• Association of Authors’ Representatives, Inc- These agents are the best of the best. They have to be legit to belong to the AAR, and they also have to have made above a certain amount of sales. You can also search by genre here.
  • Publisher’s Marketplace-Track Deals, Sales, Reviews, Agents, Editors, News. This is an invaluable resource. This is the only place where you can see the approximate number of sales an agent has made and the approximate worth. Also, many times an individual at a big literary agency will have a page here where they ask for different submission package materials then their agency and will also give their personal email address. The only draw back is that to see the deals, you have to subscribe at $20 a month. You can subscribe to the Publisher’s Lunch newsletter, which comes once a week and is free. They will post the biggest deals of the week in there.


Selecting an Agent to Query

So installment two in my series about the querying process, is about how to select an agent. So there are several ways that you can go about selecting an agent. Here’s the problem. Some agents want aspiring authors to approach them because their manuscripts are similar to what they represent. However, other agents will turn you down for this very reason, because they don’t want your book competing with the ones already on their list. (“Their list”, by the way, is what they call the clients and books they represent.) I’ve had this happen to me, so I know this is true, although you don’t hear it mentioned in books on writing. The problem is, you never know which kind of agent they are until after you hear back from them.

For lack of a better place to start, I always start with agents that represent books similar to mine. The best way to do that is to look through those similar books until you find an acknowledgement page. Lots of times the author will thank her agent. Then you have an agent to query! (Tomorrow, I will talk more about how to find the agent’s email or snail mail address, how to keep track of your queries, and how to find agents that don’t have clients similar to you.)

Don’t just pick one agent; select several. If there is one agent you really really want to work with, you can query them exclusively, but most writing guide books don’t recommend this (although, I have done it). Normally I pick three or five, the best of the best, to query first. Usually, these are agents that represent famous clients, or work at big literary agencies. To put it bluntly, they are the ones I have a slim chance with.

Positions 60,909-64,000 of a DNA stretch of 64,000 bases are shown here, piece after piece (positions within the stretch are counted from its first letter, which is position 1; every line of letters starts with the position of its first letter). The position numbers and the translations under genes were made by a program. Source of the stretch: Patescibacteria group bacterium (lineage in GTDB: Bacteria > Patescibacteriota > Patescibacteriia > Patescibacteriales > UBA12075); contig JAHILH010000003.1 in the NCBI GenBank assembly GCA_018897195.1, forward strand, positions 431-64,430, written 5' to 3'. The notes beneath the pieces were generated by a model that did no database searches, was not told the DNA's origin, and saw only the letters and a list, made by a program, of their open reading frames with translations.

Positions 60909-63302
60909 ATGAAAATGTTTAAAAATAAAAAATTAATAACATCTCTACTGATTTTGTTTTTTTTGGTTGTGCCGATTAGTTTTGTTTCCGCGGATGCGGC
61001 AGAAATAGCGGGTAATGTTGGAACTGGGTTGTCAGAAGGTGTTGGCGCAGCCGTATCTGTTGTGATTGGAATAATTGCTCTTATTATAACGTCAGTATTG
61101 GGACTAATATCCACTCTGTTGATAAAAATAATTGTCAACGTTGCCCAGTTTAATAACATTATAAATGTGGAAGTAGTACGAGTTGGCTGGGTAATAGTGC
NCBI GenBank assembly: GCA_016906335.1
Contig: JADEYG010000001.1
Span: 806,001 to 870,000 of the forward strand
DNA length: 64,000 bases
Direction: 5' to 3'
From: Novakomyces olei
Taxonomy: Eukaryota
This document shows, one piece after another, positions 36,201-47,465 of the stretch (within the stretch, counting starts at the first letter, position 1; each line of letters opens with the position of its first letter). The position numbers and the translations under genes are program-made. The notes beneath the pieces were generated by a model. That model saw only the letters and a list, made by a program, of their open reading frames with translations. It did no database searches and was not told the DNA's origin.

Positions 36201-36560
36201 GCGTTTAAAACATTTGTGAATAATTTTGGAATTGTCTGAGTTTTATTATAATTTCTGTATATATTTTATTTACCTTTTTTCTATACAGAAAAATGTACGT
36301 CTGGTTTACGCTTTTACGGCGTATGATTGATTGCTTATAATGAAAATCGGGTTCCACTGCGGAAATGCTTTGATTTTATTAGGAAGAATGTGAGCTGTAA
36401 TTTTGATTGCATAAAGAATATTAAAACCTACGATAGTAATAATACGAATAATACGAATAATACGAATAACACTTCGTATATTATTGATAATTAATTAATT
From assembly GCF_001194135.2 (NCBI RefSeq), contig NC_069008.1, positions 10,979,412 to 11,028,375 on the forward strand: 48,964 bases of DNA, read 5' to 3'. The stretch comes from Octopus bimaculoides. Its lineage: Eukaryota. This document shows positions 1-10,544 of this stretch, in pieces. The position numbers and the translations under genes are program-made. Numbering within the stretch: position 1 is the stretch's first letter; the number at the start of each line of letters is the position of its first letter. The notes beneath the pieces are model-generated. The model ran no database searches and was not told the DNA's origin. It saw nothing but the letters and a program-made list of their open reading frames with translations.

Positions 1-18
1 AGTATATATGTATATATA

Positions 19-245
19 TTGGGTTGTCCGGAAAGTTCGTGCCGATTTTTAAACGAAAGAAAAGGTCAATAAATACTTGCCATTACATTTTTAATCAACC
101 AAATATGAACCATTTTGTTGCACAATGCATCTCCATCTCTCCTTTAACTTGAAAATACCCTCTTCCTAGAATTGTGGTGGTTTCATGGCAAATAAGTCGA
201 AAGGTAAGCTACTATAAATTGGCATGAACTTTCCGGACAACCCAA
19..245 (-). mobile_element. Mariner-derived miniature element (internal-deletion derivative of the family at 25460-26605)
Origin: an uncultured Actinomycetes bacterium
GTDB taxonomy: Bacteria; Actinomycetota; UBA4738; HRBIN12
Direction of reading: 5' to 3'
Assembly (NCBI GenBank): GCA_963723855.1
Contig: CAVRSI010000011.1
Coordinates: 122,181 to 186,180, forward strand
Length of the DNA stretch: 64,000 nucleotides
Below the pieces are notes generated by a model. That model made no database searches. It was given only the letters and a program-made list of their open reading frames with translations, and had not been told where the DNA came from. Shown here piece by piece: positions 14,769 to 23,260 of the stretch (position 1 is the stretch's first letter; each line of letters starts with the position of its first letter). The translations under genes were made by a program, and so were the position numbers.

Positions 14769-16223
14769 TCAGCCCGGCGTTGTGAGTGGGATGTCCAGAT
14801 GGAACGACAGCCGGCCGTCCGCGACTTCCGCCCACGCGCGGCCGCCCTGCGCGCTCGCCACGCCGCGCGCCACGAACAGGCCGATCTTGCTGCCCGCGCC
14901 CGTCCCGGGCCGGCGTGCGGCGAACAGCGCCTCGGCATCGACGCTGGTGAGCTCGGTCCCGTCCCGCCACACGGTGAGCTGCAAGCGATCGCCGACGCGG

Then after I send those out, I wait. When a rejection or request for more comes in, I send out another query. I like to send them out in batches, because then, if something seems to be not working, you can tweak it as you go, instead of exhausting all of your chances at once. You might get lucky and score an agent with your first query, but realistically, it will probably take LOTS of queries before you have a positive response. Did you know it takes, on average, one hundred queries on a single project for an unpublished author to find an agent? Don’t give up, keep trying, and keep sending them out. And in the meantime, the best way to stay busy is to start your next manuscript. If you do sign with an agent, I guarantee you that they will ask to see more examples of your work. You want to have something to show them, don’t you?

My book is published!!!!

I just found out that the print copy of my YA fantasy novel, Drive Back the Darkness, is now available!


You can find it at Amazon here.

You can find it at Barnes and Noble here.


And here is the blurb so you can see if you’re interested:

A kingdom shrouded in darkness. One girl who can save it all.

On her sixteenth birthday, Ellie Lyons discovers her entire life has been a lie. Kidnapped, she finds herself in a strange kingdom-Alladon-a kingdom she was born to rule, ruled already by those who would see her dead. The children have been imprisoned, caged and awaiting a fate Ellie can only imagine, and only she can save them. But to do so, she must master the skills of a warrior and learn to contain the magic that roars through her veins and burns everything she touches. But when Morfan, the king’s advisor, sends an assassin to kill her, Ellie finds herself falling for the dark, dangerous Devin. Though she knows her life is at stake, she can’t seem to stay away from him, even as her feelings become strong enough to scare her, and strong enough to disturb Vance, Devin’s second. Vance is the opposite of Devin-blonde, charming, seductive. But his heart holds a kernel of something darker, something that makes him dangerously unstable, especially once he realizes he has feelings for Ellie that Ellie doesn’t share…